Eberhard, John Augustine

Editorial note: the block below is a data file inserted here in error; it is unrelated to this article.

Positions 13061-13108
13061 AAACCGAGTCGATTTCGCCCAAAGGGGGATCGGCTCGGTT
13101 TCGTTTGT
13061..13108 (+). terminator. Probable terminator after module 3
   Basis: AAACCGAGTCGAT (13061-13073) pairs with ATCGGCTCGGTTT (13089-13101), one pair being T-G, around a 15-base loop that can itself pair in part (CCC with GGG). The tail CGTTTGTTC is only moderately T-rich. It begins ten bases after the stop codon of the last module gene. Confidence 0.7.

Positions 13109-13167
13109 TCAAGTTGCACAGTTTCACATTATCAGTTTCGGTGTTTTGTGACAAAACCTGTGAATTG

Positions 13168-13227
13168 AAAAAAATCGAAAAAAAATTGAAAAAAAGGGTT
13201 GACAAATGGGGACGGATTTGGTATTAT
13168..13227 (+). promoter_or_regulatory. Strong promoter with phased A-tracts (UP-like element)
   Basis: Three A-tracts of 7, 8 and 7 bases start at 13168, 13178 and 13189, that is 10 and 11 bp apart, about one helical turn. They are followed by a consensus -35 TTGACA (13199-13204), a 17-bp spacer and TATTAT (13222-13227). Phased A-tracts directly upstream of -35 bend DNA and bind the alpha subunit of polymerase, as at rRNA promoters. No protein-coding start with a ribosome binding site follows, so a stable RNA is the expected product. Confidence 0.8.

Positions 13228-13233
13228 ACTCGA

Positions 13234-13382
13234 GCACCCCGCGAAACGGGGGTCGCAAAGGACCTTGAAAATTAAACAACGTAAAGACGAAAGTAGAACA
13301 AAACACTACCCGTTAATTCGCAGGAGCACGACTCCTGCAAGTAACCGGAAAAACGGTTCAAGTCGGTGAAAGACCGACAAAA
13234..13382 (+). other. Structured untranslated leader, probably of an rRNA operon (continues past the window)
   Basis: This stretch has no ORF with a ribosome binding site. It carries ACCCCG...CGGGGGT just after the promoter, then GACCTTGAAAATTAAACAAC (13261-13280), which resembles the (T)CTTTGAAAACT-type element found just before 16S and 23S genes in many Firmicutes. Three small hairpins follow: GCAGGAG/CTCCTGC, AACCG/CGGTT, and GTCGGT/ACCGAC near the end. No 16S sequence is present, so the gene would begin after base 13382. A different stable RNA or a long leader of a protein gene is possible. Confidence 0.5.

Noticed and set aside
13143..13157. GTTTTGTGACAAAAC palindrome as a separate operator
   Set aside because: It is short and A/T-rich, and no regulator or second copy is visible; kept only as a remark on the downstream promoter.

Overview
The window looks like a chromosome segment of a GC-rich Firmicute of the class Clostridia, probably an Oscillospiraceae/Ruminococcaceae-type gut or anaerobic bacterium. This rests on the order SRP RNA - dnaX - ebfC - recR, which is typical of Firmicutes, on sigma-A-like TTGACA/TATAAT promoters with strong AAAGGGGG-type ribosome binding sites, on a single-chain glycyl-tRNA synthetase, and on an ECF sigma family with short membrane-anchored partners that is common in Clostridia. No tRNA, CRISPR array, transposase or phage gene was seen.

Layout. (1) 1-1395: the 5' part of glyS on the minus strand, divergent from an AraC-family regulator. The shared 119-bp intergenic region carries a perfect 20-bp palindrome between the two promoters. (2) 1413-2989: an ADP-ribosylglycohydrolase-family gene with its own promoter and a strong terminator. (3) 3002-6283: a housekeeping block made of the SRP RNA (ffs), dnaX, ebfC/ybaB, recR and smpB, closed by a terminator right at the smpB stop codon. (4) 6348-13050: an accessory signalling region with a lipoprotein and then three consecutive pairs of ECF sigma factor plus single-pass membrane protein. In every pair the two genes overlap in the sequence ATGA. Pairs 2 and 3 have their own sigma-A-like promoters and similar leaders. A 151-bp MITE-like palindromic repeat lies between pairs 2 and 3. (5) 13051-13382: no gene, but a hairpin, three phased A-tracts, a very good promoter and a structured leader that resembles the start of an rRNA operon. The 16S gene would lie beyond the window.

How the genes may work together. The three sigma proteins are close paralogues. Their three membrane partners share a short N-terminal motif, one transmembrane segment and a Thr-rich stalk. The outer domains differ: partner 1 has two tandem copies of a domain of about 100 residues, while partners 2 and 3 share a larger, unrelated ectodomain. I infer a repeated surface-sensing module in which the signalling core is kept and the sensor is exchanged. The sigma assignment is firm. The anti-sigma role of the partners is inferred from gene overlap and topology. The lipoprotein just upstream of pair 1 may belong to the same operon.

, a Swedish divine, who became professor of philosophy at the university of Halle, and died at Stockholm, Jan. 6, 171)6, in the sixty-ninth year of his age, was a member of several learned societies, and owed much of his reputation to a work he published in German, called “An Inquiry into the doctrine respecting the salvation of Heathens,” or “The New apology for Socrates,” which was translated from German into French by Dumas, and published at Amsterdam in 1773, 8vo. It contains also a defence of Marmontel’s “Belisarius,” which at that time had occasioned a controversy in Holland and Germany. Eberhard had among his countrymen the reputation of a man who was a powerful advocate for revealed religion in its original simplicity. 2